Justin Dunham prepares California Woods Nature Preserve for bees

The Wild Is Far, Far, Far More Beautiful

The new bees arrive next Saturday, Reader. And, boy oh boy, am I ready.

I spent some time at the farm this weekend—where the dandelions are a little bit ahead of the dandelions at home…and bees were visiting most of the low, yellow flowers there.

So, Reader, if you’re still into plucking each pretty dandelion from your yard, let’s revisit that idea, okay? I feel sooo much better not fighting it…I love my yard so much more now that what I think of as “beautiful” has shifted.

The lawn company visited my neighbors’ rather dull yards this past week in a misguided effort to eradicate everything but green grass—no dandelions, no clover, no pretty blue or white or purple weeds. Sad, sad, sad. Their sickly yards are so boring when compared to mine.

To me, a yard is beautiful only if it welcomes sweet honeybees and butterflies and frogs and snakes and bats. And all the other wildlife that makes our lives so textured.

One place that has remained wonderfully and mindfully wild is California Woods Nature Preserve, future home to four or five honeybee hives.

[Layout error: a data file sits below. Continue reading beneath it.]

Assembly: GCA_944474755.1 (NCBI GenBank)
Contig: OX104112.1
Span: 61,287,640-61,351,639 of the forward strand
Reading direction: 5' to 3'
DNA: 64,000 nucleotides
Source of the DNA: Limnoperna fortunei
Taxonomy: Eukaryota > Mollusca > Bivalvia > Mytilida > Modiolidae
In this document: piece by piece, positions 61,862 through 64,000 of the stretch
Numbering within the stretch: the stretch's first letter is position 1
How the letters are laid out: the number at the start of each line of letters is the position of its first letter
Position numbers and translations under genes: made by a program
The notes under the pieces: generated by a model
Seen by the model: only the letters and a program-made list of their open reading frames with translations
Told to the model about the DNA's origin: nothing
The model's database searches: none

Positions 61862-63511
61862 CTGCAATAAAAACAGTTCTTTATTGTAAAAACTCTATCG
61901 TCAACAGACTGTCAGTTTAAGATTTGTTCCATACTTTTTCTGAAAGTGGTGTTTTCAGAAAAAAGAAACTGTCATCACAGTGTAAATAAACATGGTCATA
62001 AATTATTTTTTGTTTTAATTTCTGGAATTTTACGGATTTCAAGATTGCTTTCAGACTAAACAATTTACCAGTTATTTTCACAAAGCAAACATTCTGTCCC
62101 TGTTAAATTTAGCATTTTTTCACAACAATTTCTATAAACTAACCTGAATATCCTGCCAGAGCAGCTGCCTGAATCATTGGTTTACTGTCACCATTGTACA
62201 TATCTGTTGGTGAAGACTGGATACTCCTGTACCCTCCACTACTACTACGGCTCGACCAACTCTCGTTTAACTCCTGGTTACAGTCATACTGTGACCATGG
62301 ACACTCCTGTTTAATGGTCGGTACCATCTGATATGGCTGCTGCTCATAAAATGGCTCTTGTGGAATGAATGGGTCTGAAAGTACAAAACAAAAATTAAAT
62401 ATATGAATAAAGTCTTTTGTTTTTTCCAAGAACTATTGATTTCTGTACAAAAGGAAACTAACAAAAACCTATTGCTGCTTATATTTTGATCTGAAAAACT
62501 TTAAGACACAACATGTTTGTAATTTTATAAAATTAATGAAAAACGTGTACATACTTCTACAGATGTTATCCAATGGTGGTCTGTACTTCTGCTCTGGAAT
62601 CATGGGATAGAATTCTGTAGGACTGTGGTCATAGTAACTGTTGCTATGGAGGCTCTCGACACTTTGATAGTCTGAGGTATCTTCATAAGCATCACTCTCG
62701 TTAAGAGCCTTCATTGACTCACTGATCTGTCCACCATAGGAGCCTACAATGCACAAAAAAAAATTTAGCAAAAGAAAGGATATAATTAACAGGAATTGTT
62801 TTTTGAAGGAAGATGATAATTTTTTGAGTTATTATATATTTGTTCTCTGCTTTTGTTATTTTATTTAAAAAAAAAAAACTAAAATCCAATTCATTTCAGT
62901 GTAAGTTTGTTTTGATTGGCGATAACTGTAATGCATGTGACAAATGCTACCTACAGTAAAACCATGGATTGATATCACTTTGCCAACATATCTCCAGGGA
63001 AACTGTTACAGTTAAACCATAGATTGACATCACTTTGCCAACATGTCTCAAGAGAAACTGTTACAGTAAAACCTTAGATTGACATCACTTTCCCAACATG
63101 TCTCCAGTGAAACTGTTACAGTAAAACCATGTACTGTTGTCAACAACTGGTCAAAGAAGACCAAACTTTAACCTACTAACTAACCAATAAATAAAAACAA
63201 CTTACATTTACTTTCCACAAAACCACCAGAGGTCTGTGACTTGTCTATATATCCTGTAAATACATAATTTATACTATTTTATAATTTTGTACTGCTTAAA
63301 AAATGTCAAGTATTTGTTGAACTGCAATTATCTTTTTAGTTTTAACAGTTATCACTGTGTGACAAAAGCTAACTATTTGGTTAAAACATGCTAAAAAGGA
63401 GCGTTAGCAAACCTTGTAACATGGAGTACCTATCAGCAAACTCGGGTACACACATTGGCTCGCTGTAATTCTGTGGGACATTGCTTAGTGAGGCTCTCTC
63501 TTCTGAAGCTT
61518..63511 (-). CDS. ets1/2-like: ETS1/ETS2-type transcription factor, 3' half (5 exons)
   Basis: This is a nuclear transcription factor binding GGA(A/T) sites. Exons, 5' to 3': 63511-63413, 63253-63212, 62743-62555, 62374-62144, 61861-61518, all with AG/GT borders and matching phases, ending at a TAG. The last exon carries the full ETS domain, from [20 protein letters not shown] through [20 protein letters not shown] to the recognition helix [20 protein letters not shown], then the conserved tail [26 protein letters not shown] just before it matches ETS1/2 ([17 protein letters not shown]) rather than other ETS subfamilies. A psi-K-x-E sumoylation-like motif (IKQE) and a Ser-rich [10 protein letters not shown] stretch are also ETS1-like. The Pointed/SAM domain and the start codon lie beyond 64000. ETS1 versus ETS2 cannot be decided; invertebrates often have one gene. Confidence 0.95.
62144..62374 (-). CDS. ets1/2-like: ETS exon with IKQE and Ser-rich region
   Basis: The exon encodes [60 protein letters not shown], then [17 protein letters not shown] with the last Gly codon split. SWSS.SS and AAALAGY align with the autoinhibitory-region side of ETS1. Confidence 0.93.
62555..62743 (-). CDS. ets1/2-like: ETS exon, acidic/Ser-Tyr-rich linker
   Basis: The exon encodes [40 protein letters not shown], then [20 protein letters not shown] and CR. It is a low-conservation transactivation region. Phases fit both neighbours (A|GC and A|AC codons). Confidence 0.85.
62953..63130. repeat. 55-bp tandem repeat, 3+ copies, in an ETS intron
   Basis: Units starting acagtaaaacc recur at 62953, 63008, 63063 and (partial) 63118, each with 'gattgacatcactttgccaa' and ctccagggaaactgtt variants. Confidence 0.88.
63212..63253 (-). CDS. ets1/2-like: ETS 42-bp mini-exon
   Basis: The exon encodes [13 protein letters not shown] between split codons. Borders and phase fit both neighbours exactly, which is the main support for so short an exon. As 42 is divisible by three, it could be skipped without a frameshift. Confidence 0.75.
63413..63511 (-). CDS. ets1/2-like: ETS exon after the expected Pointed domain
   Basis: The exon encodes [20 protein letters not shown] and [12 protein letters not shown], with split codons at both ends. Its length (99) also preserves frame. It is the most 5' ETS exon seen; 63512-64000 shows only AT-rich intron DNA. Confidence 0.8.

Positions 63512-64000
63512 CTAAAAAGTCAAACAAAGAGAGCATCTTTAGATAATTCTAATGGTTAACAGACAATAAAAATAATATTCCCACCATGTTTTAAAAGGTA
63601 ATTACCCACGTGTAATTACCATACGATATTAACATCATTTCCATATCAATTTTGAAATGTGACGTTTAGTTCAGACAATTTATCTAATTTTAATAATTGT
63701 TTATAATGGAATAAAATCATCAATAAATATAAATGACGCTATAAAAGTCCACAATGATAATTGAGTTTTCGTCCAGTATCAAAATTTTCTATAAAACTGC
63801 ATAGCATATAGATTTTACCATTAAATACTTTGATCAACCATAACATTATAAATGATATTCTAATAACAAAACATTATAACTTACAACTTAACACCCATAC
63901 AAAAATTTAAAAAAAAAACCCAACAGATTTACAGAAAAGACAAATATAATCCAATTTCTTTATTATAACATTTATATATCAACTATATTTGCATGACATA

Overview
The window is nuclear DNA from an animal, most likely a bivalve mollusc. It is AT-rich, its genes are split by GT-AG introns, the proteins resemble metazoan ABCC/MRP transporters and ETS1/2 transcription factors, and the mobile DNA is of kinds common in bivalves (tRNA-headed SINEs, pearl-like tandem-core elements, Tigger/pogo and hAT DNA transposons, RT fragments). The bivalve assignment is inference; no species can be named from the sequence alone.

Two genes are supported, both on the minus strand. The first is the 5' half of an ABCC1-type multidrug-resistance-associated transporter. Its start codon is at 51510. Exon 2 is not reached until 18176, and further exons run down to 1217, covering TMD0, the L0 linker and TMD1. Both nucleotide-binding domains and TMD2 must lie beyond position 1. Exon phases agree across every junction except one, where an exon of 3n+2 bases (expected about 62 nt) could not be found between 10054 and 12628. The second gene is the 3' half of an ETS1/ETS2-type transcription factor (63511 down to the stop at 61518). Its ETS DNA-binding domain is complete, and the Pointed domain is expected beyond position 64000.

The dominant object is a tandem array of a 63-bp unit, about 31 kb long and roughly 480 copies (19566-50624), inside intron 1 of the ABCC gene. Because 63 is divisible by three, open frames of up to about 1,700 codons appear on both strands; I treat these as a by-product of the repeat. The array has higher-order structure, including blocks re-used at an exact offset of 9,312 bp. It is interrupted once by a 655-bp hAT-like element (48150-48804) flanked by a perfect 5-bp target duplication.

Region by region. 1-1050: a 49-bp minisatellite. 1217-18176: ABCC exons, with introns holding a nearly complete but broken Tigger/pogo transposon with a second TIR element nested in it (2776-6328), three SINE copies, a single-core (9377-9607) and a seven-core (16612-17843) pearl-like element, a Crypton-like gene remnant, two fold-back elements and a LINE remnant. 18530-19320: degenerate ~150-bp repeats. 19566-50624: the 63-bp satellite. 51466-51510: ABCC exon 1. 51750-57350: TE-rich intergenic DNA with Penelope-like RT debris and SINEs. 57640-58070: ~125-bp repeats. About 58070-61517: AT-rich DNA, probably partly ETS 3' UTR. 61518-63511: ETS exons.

And this is Justin Dunham whose Eagle Scout project reintroduces honeybees to the California Woods bee yard (Justin has grown about a foot taller since I first met him).

Last week, Justin oversaw the clearing of the path to the bee yard so it will accommodate my bee truck. He and his troop and their leaders also cleared the overgrown space around the hive site. And yesterday they placed the hive bodies. Next week, BEES return to California Woods Nature Preserve. So when you’re hiking through the woods there, Reader, hike over to the bee yard in the meadow and applaud Justin’s work.

20130407-071452.jpg
Justin Dunham at the entrance to the beeyard

 

Whatever Goes in Your Yard Goes in Your Honey Goes in You

The Scott’s lawn service truck just pulled up to my across-the-street neighbor’s house, and now the guy is out spraying chemicals on the grass. Deb calls them the honey-bee eliminators. Friends—pesticides and herbicides are bad for bees; and they’re bad for your honey. Whatever goes in your yard goes in your honey goes in you. How hard is this to understand? Let’s keep it raw and sweet. Dandelions and clover are very very good.